When it comes to buying a home, there’s a crucial step that involves putting down a good faith deposit, also known as earnest money, once you’ve gone under contract. This deposit is typically held in a neutral escrow account, safeguarding it until the deal is finalized. However, circumstances can change, and you might find yourself wondering how to exit the contract without losing your earnest money.
In this comprehensive guide, we’ll explore nine legitimate ways to safely exit a real estate contract and ensure you get your earnest money refunded in full. Whether you’re a prospective homebuyer or just curious about the intricacies of real estate contracts, we’ve got you covered.
Buyer Contingency Addendum: Your Safety Net
Due Diligence Period: The Inspection Window
Buyers have a critical period known as the Due Diligence Period during which they can inspect the home thoroughly. This period usually lasts for 10 days, but in today’s fast-paced market, it can be shorter or even waived. During this timeframe, you can cancel the contract for almost any reason and complete a form called the BINSR (Buyer’s Inspection Notice and Seller’s Response). Ensure your reason for cancellation relates to the property’s condition, not external factors.
Appraisal Contingency: Protecting Your Investment
SPUDs: Seller’s Property Disclosure Statement
The SPUDs, or Seller’s Property Disclosure Statement, is a document where sellers should disclose any known issues or defects with the property. Buyers have the right to cancel the contract within five days of receiving this document if they discover something alarming. It’s crucial to review SPUDs carefully for any red flags.
Loan Contingency: A Safety Net for Financing
If your loan application is denied by the bank or lender you’re working with, this serves as grounds for a refund of your earnest deposit upon contract cancellation. Loan denial can occur for various reasons, such as a job loss, interest rate changes, or new debts. Remember, buying that Ferrari while waiting for your home to close is not advisable!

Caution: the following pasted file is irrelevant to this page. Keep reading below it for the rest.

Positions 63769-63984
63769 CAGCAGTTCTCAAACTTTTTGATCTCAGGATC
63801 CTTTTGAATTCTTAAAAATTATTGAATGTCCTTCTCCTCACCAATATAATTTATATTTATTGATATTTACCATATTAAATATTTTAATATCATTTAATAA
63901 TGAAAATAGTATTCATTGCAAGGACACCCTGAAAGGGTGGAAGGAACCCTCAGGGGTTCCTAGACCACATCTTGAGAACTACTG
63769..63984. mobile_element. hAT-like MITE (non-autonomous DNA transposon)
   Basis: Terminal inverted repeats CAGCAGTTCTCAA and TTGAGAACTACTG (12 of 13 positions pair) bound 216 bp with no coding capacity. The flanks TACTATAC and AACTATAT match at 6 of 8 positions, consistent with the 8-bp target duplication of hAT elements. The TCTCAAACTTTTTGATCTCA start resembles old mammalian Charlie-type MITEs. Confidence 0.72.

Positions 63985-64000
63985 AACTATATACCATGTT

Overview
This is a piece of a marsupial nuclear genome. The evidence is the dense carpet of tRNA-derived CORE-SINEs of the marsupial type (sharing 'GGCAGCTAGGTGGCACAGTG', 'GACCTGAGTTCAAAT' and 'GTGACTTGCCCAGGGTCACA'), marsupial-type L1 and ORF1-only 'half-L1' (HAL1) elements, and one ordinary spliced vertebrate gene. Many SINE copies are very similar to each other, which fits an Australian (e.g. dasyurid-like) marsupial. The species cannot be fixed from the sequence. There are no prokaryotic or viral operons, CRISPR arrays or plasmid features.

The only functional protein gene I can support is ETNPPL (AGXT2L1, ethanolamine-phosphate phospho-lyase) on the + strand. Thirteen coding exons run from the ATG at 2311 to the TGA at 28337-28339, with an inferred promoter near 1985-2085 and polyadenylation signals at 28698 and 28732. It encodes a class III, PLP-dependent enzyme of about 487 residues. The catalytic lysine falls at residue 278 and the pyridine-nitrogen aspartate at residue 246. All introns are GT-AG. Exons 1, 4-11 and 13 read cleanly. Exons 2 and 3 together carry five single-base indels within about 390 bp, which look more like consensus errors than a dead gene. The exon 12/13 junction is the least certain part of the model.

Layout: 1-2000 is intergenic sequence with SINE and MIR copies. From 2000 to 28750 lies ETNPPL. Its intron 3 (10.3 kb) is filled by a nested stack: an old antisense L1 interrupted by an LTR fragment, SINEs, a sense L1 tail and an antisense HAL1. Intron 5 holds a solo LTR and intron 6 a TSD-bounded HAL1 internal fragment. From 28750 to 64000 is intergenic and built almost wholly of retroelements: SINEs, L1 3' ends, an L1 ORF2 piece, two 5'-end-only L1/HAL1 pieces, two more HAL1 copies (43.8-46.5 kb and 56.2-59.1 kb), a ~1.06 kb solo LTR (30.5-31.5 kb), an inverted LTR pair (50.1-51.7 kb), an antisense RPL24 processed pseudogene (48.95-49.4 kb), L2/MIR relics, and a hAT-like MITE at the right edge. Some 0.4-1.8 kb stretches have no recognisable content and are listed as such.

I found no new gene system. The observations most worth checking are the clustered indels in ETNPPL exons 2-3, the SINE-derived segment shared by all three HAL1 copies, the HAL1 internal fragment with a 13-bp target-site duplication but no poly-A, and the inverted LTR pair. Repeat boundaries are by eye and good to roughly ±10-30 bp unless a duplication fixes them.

Title Commitment: Uncovering Property Rights
CC&Rs: HOA Rules and Restrictions
CC&Rs, or Covenants, Conditions, and Restrictions, are rules imposed by homeowners’ associations (HOAs). If you disagree with any HOA rule, you can use it as grounds for contract cancellation. It’s important to read through the CC&Rs to ensure you’re comfortable living under these regulations.
Insurance Claims Report: Uncovering Past Issues
The Insurance Claims Report, which the seller must provide, discloses any insurance claims made on the property in the past five years. If you find significant issues like a major water leak that caused substantial damage, you can cancel the contract.
Custom Clauses: Tailoring the Contract to Your Needs
You can add custom clauses to the purchase contract as contingencies. While some ideas, like a contract contingent upon the Phoenix Suns winning the championship, might be outlandish and challenging to get accepted, custom clauses can address specific concerns or unique situations.
Can the Seller Cancel on the Buyer?
In conclusion, understanding the various contingencies and provisions within a real estate contract is essential for both buyers and sellers. These safeguards ensure that if unforeseen circumstances arise, you can exit the contract without losing your earnest money. Always consult with a real estate professional or attorney for guidance on your specific situation, and remember that real estate laws can vary by location.